Mid- and far-infrared spectroscopy of nucleobases: molar extinction coefficients, integrated molar absorptivity, and temperature dependence of the main bands

Iglesias-Groth, Susana; Cataldo, Franco
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Monthly Notices of the Royal Astronomical Society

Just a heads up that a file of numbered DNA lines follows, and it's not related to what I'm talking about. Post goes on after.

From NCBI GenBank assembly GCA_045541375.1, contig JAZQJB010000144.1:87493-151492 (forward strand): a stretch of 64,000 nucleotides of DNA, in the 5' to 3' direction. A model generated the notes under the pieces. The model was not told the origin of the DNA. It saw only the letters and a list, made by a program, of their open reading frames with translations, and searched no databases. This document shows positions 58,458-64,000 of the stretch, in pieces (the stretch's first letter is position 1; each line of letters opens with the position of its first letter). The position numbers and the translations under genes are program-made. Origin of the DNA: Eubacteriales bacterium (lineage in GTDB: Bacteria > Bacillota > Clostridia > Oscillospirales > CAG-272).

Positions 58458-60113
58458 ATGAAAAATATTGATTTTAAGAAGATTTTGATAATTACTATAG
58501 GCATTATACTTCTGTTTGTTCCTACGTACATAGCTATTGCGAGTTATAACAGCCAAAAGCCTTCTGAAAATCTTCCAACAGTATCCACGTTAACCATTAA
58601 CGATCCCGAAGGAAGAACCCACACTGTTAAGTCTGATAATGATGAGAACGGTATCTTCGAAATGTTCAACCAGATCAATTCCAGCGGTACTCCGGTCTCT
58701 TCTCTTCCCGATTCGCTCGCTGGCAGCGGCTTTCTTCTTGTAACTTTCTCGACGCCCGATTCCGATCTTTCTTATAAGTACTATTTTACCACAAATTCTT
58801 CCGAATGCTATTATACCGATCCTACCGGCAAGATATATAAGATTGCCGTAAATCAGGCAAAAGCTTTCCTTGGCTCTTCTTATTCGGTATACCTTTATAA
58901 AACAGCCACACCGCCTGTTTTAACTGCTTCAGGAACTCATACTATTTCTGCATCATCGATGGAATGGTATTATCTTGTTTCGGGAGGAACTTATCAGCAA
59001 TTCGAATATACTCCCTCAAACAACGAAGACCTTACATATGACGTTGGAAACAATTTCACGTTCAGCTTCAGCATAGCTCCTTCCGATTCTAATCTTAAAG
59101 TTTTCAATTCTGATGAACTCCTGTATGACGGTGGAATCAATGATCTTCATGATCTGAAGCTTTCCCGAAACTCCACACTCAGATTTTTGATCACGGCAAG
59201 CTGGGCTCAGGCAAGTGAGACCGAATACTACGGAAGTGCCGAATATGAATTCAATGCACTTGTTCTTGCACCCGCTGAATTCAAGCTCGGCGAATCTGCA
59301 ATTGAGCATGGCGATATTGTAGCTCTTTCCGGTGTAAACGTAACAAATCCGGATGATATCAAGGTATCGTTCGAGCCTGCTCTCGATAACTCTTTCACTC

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The nucleobases, namely the purines adenine and guanine and the pyrimidines cytosine, thymine, and uracil, are the key monomers of the information polymers DNA and RNA. All the nucleobases were recently detected in the analysis of certain meteorites known as carbonaceous chondrites. The concentration of the nucleobases found in meteorites is smaller than the concentration of amino acids. However, the nucleobases were successfully synthesized abiotically by ultraviolet irradiation of interstellar ice analogues at 10 K. Consequently, it is possible that the purines and pyrimidines may be present in the interstellar medium or in other space environments and may be detectable by the new orbiting telescopes that indeed are able to cover not only the mid-infrared spectral range but also the far-infrared. This work supplies the reference spectra of the five nucleobases used by the terrestrial biochemistry in the mid-infrared and in the far-infrared with the purpose to facilitate the search and identification of these astrobiological and astrochemical relevant molecules in space. The mid-infrared spectra of all nucleobases were recorded at three different temperatures from -180 °C to nearly ambient temperature and at +250 °C. Furthermore, the molar extinction coefficients (ɛ) of all mid- and far-infrared bands were determined, as well as the integrated molar absorptivities (ψ). With the reported infrared spectra together with the ɛ and ψ values, it will be possible to identify qualitatively the nucleobases and estimate their relative abundance in space.